John Hambrick Dead at 73


Longtime Anchor John Hambrick lost his cancer battle yesterday. 

Hambrick who anchored in Cleveland, Miami, New York and other markets passed away yesterday afternoon at Scott & White Hospital in Round Rock, Texas. 

Hambrick anchored the 6 and 11 p.m. newscasts at WEWS (Cleveland) from 1967 to 1975. Along with Dave Patterson, Dorothy Fuldheim, Gib Shanley and Don Webster, Hambrick took WEWS from a poor third place station to a dominant No. 1.

"The years spent with John on the news were arguably the best years of my life at WEWS," said Don Webster, who did weather as part of the Eyewitness News team.  "John was a true gentleman and a real pro. John was the captain of the ship but never tried to hog the spotlight. He knew we were a team and he steered the ship admirably. He loved his work and his family, and will always be remembered by me as one of the good guys."

Dave Patterson joined WEWS in 1970 and would become Hambrick’s co-anchor.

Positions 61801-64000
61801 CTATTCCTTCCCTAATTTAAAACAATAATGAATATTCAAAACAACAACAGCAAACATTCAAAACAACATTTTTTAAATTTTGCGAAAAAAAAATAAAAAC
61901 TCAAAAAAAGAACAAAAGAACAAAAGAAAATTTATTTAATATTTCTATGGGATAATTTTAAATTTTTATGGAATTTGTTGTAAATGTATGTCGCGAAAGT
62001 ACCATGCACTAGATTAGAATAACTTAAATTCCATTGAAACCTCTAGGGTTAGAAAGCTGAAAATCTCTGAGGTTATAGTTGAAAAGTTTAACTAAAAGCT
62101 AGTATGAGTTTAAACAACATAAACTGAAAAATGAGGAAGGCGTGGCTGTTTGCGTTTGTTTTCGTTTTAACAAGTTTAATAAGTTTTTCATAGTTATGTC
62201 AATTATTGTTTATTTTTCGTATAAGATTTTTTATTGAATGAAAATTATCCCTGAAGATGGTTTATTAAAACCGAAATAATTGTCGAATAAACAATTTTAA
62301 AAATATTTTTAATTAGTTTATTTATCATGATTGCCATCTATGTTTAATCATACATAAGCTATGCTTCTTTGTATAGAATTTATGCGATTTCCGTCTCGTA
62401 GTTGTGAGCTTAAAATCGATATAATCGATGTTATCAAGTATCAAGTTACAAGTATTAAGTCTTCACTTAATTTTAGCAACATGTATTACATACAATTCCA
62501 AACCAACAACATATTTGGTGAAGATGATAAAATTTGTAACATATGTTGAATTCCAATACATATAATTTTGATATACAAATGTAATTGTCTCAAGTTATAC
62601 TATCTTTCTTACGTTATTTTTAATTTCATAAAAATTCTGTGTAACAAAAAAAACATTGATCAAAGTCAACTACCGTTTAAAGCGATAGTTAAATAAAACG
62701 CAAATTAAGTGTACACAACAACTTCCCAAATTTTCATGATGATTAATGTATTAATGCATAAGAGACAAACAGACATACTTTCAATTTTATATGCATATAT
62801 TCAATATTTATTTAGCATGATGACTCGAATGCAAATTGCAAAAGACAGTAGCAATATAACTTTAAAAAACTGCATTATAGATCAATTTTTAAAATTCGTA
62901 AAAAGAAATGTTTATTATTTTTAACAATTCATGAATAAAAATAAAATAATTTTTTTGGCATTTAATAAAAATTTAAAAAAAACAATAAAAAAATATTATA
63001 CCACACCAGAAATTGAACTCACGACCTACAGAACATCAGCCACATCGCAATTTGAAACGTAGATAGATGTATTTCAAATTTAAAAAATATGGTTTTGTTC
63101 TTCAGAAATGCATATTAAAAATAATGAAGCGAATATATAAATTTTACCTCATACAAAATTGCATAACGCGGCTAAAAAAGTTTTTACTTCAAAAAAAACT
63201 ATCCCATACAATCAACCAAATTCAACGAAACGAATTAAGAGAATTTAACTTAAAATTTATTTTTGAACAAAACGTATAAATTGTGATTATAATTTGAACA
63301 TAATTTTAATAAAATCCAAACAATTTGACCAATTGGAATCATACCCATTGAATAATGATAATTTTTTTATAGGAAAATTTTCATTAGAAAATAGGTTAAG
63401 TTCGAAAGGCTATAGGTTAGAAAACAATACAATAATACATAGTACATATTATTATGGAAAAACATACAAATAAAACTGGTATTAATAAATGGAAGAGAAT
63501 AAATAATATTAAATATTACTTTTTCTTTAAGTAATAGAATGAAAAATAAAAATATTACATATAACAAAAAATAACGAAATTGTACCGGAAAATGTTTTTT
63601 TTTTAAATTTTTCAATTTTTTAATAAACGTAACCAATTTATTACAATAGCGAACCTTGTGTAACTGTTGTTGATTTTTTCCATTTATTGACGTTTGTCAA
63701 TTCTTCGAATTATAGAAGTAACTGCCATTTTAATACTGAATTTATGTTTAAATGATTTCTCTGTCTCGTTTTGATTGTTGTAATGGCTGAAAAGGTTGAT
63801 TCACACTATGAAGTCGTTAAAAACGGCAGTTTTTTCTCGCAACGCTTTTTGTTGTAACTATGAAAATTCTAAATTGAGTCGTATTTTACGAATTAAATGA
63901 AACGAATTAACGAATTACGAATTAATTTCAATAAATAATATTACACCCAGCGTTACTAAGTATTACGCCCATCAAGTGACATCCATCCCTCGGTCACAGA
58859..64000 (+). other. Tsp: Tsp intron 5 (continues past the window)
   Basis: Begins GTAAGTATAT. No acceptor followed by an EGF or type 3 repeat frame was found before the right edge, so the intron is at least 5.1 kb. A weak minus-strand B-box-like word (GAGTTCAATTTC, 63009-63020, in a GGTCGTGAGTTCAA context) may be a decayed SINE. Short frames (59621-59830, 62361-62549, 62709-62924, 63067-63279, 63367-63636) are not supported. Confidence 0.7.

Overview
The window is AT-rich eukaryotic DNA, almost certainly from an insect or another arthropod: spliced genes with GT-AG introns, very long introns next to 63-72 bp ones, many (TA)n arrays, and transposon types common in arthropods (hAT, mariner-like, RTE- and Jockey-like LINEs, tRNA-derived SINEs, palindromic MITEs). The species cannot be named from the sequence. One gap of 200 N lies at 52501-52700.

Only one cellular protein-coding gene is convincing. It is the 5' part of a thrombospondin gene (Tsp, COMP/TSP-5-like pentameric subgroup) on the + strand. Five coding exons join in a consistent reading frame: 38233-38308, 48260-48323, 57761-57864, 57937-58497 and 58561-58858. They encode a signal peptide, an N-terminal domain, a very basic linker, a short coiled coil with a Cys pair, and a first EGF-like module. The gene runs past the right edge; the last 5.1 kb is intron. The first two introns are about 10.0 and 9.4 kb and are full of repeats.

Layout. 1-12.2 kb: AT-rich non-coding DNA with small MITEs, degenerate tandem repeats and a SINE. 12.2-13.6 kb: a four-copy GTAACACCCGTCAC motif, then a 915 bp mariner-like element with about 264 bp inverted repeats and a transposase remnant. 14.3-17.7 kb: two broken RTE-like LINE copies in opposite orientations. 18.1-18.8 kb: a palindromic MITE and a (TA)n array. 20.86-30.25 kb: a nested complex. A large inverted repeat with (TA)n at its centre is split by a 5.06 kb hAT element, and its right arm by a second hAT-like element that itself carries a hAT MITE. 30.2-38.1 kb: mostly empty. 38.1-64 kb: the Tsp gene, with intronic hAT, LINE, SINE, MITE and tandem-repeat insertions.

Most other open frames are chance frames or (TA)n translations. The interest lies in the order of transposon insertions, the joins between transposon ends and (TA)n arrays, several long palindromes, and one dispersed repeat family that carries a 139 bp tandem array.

"His dynamic approach to the newscast came naturally and was a key factor in the success we had," said Patterson of his co-anchor. “We were a mixed bag of personalities and styles that apparently attracted viewers from a wide set of demographics. It taught us all how important a team can be, greater than the sum of each individual talent."

Hambrick grew up in East Texas and Louisiana. His father worked for Humble Oil in what were known as oil camps, small towns that popped up during the oil boom.

"His lifelong dream was to be an actor," said Hambrick’s son Jack.

He studied theater in high school and at the University of Texas. He dropped out of UT and went out to Hollywood to become a star in the late 1950s early '60s. Among roles he landed were small parts in General Electric Theater and Playhouse 90.

"My dad was a creative person, an artist. He approached anchoring the news and writing copy as a creative process. Whether it was writing scripts, anchoring the news or recording a country album, it was all about creativity with him," Jack Hambrick said.